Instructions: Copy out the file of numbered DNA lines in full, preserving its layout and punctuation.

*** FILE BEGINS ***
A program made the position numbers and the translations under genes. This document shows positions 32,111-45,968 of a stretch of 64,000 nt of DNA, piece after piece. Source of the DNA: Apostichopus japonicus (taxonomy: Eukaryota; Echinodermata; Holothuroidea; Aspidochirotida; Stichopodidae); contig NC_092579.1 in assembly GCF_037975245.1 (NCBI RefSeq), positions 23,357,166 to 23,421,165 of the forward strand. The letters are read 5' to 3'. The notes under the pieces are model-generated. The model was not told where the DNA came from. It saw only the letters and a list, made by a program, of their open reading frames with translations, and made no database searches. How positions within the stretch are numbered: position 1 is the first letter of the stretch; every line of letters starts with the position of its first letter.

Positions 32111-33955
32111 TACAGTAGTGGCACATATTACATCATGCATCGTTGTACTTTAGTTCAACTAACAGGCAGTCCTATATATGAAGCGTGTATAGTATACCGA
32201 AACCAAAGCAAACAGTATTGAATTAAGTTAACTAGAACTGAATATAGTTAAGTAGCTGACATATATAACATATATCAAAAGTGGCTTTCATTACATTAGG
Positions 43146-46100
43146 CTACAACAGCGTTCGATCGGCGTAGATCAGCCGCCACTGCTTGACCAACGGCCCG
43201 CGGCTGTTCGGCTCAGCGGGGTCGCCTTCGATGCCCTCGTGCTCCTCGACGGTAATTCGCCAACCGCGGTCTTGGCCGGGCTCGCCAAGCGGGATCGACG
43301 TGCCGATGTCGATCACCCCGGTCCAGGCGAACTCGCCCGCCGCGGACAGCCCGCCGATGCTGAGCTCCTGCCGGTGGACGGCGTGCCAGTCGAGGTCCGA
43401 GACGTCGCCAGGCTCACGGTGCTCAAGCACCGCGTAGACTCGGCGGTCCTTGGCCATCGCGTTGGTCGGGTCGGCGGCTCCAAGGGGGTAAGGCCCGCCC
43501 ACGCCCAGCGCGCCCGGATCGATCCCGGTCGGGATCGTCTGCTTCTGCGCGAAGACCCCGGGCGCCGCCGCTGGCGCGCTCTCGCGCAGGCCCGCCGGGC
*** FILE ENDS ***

A program made the position numbers and the translations under genes. This document shows positions 32,111-45,968 of a stretch of 64,000 nt of DNA, piece after piece. Source of the DNA: Apostichopus japonicus (taxonomy: Eukaryota; Echinodermata; Holothuroidea; Aspidochirotida; Stichopodidae); contig NC_092579.1 in assembly GCF_037975245.1 (NCBI RefSeq), positions 23,357,166 to 23,421,165 of the forward strand. The letters are read 5' to 3'. The notes under the pieces are model-generated. The model was not told where the DNA came from. It saw only the letters and a list, made by a program, of their open reading frames with translations, and made no database searches. How positions within the stretch are numbered: position 1 is the first letter of the stretch; every line of letters starts with the position of its first letter.

Positions 32111-33955
32111 TACAGTAGTGGCACATATTACATCATGCATCGTTGTACTTTAGTTCAACTAACAGGCAGTCCTATATATGAAGCGTGTATAGTATACCGA
32201 AACCAAAGCAAACAGTATTGAATTAAGTTAACTAGAACTGAATATAGTTAAGTAGCTGACATATATAACATATATCAAAAGTGGCTTTCATTACATTAGG
Positions 43146-46100
43146 CTACAACAGCGTTCGATCGGCGTAGATCAGCCGCCACTGCTTGACCAACGGCCCG
43201 CGGCTGTTCGGCTCAGCGGGGTCGCCTTCGATGCCCTCGTGCTCCTCGACGGTAATTCGCCAACCGCGGTCTTGGCCGGGCTCGCCAAGCGGGATCGACG
43301 TGCCGATGTCGATCACCCCGGTCCAGGCGAACTCGCCCGCCGCGGACAGCCCGCCGATGCTGAGCTCCTGCCGGTGGACGGCGTGCCAGTCGAGGTCCGA
43401 GACGTCGCCAGGCTCACGGTGCTCAAGCACCGCGTAGACTCGGCGGTCCTTGGCCATCGCGTTGGTCGGGTCGGCGGCTCCAAGGGGGTAAGGCCCGCCC
43501 ACGCCCAGCGCGCCCGGATCGATCCCGGTCGGGATCGTCTGCTTCTGCGCGAAGACCCCGGGCGCCGCCGCTGGCGCGCTCTCGCGCAGGCCCGCCGGGC